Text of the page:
At the end of the Easter term Parfitt left school and in mid-April reported at Lord’s; he had little chance to settle. In June he had his medical and in September he was off for his National Service, remaining with the R.A.F. until September, 1958.

He was not lost to cricket in the R.A.F. He helped his camp team at Henlow, Bedfordshire, the R.A.F., Combined Services and, at odd times, his county. There was an innings of 115 against Warwickshire for the Combined Services and scores of 85 and 108 for the R.A.F. opposing Col. Stevens’s XI. His century was made in fifty-eight minutes which, although not qualifying for record purposes, was three minutes quicker than the fastest century of that season by A.C.D. Ingleby-Mackenzie.

For all that, Parfitt returned to Lord’s in 1959 with a fixation that solid defence alone guaranteed success in county cricket. It took two years of average performances, nowhere good enough for the ambitious young Parfitt to destroy that common fallacy. After much heart searching and thought, the simple but important truth emerged — that even the best bowling can be hit.

Peter Parfitt (back row, third from left) in England’s team for first Test against Pakistan at Edgbaston in 1962

Middlesex had a new captain in 1961 — Ian Bedford, who quickly rekindled Parfitt’s spirit of adventure. Bedford told him: “I don’t care how you get your runs, but I want you to play as you were meant to play. And that is to attack.” A new Parfitt harvested 2,007 runs, including eight centuries, in a golden summer, and to crown all he was selected to tour India and Pakistan with M.C.C. The door was opened to a Test career.

His tour began uncertainly, and he needed all his resilience and determination to fight through to better times. The turning point was a glorious innings at Hyderabad that won the day for the M.C.C., and on December 30, he was deservedly chosen for his first Test — the fourth with India at Calcutta. In difficult conditions he scored 20 and 46, and he followed with 25 and 33 in low-scoring innings in the next Test at Madras.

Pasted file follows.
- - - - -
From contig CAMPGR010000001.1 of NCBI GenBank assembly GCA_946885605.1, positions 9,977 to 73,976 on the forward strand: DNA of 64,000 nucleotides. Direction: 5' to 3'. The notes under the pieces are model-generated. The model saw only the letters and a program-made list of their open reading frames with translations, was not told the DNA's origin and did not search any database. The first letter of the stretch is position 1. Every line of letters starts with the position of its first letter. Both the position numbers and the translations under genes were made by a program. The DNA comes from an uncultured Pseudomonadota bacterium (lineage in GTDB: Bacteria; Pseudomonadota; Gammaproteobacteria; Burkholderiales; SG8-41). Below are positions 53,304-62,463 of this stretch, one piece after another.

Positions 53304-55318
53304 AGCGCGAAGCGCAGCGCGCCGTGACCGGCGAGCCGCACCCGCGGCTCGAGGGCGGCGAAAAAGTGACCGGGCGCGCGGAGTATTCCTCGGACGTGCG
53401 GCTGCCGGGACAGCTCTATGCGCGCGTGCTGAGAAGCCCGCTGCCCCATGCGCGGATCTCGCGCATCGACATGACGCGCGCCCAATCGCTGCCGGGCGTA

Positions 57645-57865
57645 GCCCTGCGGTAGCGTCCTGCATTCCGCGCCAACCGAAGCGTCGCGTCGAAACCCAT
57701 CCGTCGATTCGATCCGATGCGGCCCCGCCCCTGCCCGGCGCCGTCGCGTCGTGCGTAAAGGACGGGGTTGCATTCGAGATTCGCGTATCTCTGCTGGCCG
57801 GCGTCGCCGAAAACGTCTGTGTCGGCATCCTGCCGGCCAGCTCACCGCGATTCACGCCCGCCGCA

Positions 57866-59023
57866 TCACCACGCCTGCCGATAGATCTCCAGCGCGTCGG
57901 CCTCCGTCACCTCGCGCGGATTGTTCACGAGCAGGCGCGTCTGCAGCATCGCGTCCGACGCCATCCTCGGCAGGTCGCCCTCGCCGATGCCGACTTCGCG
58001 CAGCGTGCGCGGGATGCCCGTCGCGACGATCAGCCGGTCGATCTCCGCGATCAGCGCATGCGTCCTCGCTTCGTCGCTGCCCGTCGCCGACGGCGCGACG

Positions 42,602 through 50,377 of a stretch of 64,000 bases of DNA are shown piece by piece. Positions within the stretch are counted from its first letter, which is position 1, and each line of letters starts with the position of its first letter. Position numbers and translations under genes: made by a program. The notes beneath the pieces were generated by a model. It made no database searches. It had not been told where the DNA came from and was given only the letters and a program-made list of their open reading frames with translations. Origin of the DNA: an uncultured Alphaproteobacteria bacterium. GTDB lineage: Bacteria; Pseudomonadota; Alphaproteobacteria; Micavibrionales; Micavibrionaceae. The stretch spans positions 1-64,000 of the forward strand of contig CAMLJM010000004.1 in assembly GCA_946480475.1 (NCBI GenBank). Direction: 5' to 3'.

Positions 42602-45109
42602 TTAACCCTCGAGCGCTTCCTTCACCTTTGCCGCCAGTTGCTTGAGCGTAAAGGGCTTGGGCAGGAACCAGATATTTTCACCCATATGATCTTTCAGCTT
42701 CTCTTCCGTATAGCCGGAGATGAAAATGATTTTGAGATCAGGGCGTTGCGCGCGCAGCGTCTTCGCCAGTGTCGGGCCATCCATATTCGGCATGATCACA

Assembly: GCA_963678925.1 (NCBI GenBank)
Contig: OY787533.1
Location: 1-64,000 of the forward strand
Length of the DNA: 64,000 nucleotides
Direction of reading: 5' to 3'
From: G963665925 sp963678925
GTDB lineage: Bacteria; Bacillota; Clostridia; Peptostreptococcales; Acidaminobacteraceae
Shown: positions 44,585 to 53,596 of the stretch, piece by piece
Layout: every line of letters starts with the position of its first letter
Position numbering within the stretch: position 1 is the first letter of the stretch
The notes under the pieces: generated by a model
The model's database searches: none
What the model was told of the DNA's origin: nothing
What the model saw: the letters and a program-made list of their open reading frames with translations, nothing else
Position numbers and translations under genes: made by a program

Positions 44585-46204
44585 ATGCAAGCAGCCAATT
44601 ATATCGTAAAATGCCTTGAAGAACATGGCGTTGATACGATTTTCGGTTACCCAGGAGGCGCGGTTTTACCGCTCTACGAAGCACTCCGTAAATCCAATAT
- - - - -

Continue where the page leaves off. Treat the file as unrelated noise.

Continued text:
In Pakistan he made his first century for England in the third Test at Karachi and began a phenomenal run of success. Back home and now an almost automatic choice for his country, Parfitt took centuries off Pakistan in the first, third and fourth Tests, and one in each innings for Middlesex at Lord’s.

In the fifth Test at The Oval, he sacrificed his wicket in pursuit of quick runs just before England’s declaration, and it can truthfully be written that his only real failure was at Lord’s in the Second Test, an astonishing record. His success was achieved with an almost impertinent fluency of stroke play, and one of the joys of the 1962 season was the sight of Parfitt destroying every type of bowling with cheerful abandon.

It is praise enough to record that his selection for Australia and New Zealand was taken for granted. Not a dissentient voice was raised. His Middlesex team mates have called him a left-handed Edrich. Others, mindful of his range of shots and his often impudent use of them, think more in terms of a left-handed Compton. Parfitt is content with either comparison.

Spring-heeled and agile on the field — he was a good enough footballer to be taken on by Norwich City as an amateur — Parfitt bowls only occasionally now. Fame, which has arrived with a burst, has not spoilt a modest and carefree nature, and he is shrewd enough to realise that the very boldness of his methods may not breed a consistent record. Clearly sterner trials than the Pakistanis were able to offer lie ahead, but whatever the future has in store, Parfitt will never be a dull cricketer.